It’s no secret we’re in the midst of a bear market. For those who have the cash to invest, this can be a great opportunity to get a discount in the market. The S&P 500 is floating just under 3,700 at the time of this writing. That’s over a thousand points from its all-time highs at the beginning of this year. It sounds bad to be down over 20%, but where do we think we’ll be 5 years from now? What about 10 years from now? What about 30!? Just 13 years ago, the S&P 500 bottomed after the financial crisis by under 700 points. Hindsight is always 20/20, but for those that were in the position to buy, what an opportunity!
The question still looms to this day and is constantly asked in our office… should I invest a lump sum of cash now or wait for the market to drop further?
Let’s address the obvious: this is a great problem to have! Whether it be a large bonus, you sold a property, you inherited some wealth, or maybe some extra Christmas or birthday money, you’re in a great position to have cash and be able to do something with it.
But, what can hold so many people back is the whole concept of regret with buying into the market. If you put the money to work and the market falls further, you’ll be kicking yourself for not putting it to work slowly over time. However, if you spread out your purchases over time and the market pops off, you’ll regret not putting more money upfront.
So, what decision should you make? Is there data to back up whether one decision is better than the other? Thankfully, there is.
Before diving in, let me preface this article with this: no matter if you invest a lump sum or dollar cost average, you will never time the market perfectly. No one in the history of humankind has ever timed the market perfectly.
There’s another professional in our industry, Nick Maggiulli, who I’ll link to this blog and give credit for the data. Feel free to read his in-depth analysis as he explains the numbers.
Nick states the following, “When deciding between investing all your money now (lump sum) or over time (dollar cost averaging), it is almost always better to invest it now, even on a risk-adjusted basis. This is true across asset classes, time periods, and nearly all valuation regimes. Generally, the longer you wait to deploy your capital, the worst off you will be. I say ‘generally’ because the only time when you are better off by doing DCA is when averaging into a falling market. However, it is precisely when the market is falling that you will be the least enthusiastic to keep buying.”
Why is this the case? Well, to put it simply, most of the time, the market goes up. In three out of four years, the market is up, and in one out of four years, the market is down. The long-term annual average of the S&P 500 has been close to 10% for the past 100 years.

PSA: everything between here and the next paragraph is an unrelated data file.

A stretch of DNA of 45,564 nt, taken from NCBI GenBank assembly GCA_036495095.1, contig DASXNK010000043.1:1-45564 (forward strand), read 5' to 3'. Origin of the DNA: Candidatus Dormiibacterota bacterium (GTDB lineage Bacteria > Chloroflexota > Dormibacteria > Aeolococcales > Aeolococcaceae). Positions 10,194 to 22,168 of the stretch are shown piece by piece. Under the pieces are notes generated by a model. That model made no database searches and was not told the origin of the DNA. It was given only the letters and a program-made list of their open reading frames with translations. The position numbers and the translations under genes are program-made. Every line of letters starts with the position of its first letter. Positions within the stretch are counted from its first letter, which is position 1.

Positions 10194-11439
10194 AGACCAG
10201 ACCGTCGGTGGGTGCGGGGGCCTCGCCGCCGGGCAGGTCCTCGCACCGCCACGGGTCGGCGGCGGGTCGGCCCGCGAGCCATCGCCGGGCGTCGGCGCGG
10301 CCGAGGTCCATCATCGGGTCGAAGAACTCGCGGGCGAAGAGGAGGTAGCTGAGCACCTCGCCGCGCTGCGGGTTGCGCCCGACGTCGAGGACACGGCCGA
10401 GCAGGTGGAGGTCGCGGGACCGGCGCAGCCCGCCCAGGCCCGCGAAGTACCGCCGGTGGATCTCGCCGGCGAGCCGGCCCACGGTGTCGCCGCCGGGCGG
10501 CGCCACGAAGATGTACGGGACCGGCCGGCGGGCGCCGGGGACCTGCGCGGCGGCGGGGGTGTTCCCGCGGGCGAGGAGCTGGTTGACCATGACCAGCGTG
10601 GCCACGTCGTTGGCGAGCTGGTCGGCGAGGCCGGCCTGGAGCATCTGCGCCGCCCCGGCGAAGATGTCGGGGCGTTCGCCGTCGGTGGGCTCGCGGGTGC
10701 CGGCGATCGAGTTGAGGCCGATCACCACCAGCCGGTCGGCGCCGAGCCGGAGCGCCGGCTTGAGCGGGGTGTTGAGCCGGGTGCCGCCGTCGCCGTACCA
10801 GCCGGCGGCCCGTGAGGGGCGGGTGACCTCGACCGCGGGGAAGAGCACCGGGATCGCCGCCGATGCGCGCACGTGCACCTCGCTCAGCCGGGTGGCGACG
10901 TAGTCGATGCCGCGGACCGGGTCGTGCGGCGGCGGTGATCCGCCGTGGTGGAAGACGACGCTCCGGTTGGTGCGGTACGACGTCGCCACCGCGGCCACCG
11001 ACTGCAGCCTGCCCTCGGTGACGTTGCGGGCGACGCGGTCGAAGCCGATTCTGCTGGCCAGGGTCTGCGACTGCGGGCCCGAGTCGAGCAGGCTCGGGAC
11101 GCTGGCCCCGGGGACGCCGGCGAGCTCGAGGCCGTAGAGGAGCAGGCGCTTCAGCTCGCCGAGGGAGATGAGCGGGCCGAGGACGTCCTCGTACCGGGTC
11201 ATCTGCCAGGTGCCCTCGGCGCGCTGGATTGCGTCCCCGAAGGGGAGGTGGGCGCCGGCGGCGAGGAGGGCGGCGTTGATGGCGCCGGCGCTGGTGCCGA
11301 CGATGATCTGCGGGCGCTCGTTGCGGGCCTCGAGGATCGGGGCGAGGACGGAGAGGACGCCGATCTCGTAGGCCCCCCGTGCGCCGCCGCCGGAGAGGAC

So, if we know that a majority of the time, the stock market goes up, why wouldn’t we race to put our money to work as soon as we could? I think it’s because we’re all paralyzed by that one exception to the rule: we could be entering a bear market, so we’d like our performance to be better by DCA’ing into the falling bear market.
Well, let’s put ourselves in today’s market. Again, at the time of writing, we’re down about 23% from all-time highs. Could we fall to down 30%? Sure could. But could we also pop and end the year only down 10%? You bet. Do I know? No. Does anyone know? Nope.
One of my favorite quotes of all time about the stock market is this: “The stock market is the only store in the world where when things go on sale, people run out.” How true! The market is down 23%, and the market has always returned to all-time highs before making new all-time highs again. There’s a nearly guaranteed 23% discount going on in the market right now; why not take advantage if your time horizon is long-term?
For long-term investors, ignore the media madness about the short-term movements of the stock market and set up your plan for long-term success by investing cash when you receive it. You’ll almost always come about better than waiting and trying to time the market!
Any opinions are those of the author and not necessarily those of Raymond James. This material is being provided for informational purposes only and is not a complete description, nor is it a recommendation. There is no guarantee that these statements, opinions, or forecasts provided herein will prove to be correct. Investing involves risk and you may incur a profit or a loss regardless of strategy selected. No investment strategy can guarantee your objectives will be met. Prior to making an investment decision, please consult with your financial advisor about your individual situation. The S&P 500 is comprised of approximately 500 widely held stocks that is generally considered representative of the U.S. stock market. It is unmanaged and cannot be invested into directly. Past performance is no guarantee of future results.